I've seen lots of reviews lately for a new coming-of-age book set in China called Twenty Fragments of a Ravenous Youth, by Xiaolu Guo. It's about Fenfang, a young Chinese woman who moves from her rural town to make her life in Beijing. The book's publisher calls it "at once wry and moving," and sayd that it "gives us a clear-eyed glimpse into the precarious and fragile state of China’s new identity and asserts Xiaolu Guo as her generation’s voice of modern China."
Booking Mama reviewed Twenty Fragments of a Ravenous Youth earlier this month and enjoyed it a great deal.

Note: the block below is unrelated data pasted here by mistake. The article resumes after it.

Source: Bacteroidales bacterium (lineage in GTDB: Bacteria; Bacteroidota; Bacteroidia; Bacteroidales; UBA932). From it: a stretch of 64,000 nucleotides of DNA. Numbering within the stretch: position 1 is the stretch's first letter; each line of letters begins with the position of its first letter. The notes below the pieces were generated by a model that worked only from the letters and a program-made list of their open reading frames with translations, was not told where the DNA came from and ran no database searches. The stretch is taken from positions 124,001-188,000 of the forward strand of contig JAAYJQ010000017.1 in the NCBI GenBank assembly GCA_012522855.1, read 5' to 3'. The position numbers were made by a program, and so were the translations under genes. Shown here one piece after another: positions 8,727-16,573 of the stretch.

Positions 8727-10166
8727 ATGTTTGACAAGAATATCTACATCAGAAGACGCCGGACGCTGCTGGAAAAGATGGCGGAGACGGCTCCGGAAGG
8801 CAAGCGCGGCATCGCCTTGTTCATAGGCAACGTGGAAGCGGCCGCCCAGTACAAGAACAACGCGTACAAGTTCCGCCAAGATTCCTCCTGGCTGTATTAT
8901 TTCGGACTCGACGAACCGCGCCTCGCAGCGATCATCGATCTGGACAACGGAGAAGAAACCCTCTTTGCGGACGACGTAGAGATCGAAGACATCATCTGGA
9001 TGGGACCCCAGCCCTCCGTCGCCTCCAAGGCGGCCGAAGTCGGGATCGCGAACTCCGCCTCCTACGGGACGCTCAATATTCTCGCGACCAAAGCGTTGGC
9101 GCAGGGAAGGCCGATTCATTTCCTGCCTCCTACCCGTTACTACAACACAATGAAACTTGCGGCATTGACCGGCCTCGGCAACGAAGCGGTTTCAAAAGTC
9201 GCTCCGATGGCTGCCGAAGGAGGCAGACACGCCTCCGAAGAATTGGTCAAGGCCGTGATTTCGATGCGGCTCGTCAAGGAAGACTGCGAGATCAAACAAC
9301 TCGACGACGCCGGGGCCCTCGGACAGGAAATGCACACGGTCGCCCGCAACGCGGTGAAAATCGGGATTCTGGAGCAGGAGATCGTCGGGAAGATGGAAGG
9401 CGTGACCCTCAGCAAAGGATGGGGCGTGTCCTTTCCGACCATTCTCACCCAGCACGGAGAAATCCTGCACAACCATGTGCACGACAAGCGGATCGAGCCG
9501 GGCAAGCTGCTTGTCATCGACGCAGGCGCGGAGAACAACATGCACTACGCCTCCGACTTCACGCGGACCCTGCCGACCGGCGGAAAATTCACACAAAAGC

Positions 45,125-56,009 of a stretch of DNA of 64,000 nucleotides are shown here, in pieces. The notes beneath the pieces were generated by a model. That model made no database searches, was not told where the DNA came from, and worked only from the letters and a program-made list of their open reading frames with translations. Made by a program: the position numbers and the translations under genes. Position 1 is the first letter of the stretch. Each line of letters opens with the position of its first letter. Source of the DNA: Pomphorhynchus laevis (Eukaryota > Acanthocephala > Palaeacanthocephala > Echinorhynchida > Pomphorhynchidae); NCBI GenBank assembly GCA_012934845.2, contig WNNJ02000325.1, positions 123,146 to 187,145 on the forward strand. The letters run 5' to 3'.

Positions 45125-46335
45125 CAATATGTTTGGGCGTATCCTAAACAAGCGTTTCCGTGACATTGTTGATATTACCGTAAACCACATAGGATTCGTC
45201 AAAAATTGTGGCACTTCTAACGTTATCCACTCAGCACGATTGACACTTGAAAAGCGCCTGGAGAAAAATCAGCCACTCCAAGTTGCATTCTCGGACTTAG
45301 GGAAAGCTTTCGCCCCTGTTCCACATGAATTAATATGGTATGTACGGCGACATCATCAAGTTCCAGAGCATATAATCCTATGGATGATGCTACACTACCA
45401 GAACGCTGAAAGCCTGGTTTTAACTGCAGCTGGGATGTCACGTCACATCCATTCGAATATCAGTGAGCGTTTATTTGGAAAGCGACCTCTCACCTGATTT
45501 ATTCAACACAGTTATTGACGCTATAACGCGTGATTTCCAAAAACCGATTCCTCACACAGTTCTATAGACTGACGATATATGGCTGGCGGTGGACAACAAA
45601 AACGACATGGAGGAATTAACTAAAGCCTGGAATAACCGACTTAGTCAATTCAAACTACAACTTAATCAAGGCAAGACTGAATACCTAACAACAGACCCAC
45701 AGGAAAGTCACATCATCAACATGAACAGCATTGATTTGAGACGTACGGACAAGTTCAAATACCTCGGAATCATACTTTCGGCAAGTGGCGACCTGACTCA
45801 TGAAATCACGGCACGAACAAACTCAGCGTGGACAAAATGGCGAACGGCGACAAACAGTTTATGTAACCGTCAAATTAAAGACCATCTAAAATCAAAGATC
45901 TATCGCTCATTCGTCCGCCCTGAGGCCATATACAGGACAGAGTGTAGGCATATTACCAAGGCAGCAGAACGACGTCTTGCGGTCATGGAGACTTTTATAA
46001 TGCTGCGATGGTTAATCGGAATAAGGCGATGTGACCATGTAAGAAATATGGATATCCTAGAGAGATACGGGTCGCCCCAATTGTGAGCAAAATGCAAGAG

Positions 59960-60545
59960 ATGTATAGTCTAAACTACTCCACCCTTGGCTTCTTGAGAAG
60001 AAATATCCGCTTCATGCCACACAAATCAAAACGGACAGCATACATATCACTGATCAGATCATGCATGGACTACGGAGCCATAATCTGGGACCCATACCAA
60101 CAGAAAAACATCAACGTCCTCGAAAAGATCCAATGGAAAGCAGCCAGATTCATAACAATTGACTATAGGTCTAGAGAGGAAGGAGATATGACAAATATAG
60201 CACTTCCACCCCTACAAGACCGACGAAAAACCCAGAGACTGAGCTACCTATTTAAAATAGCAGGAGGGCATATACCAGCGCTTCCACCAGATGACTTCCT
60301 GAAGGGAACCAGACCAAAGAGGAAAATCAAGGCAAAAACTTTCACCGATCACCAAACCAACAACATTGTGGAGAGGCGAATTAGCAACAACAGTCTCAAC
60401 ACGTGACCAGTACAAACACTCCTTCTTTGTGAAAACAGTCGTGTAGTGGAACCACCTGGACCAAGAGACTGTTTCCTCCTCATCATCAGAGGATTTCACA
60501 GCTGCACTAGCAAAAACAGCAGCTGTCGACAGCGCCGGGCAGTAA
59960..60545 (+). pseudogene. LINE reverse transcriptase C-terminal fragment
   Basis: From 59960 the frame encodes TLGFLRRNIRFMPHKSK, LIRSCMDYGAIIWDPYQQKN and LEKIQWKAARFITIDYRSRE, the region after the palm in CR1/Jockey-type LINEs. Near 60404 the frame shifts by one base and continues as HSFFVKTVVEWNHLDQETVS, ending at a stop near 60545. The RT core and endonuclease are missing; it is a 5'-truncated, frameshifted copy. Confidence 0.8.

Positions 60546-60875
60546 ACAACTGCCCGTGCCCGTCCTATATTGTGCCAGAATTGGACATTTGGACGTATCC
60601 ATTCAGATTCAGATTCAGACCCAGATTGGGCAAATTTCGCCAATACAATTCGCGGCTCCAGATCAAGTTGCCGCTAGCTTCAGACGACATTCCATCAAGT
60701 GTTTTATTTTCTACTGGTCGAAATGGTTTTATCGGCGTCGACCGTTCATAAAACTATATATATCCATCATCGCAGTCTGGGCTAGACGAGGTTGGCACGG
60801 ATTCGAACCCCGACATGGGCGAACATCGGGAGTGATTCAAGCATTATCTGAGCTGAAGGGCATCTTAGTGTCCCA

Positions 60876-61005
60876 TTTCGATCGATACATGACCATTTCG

Entertainment Weekly gave the book an A- and calls it "an engrossing portrait of a charmingly chaotic young woman".
The Chicago Sun-Times says, "Twenty Fragments resembles a Chekhov story in containing, under its brief, chatty surface, an enormous world. Here is modern China, struggling to belong to the 21st century while still tied to fascism and Communism. And here is a universal story of a young woman figuring out who she is, and deciding, despite the machinations of bad boyfriends and noisy neighbors, what she really wants. It's a little book that's so moving, you'll want to read it twice."
I'd guess that this book is enjoying a nice spike after the summer Olympics. Can anyone else weigh in?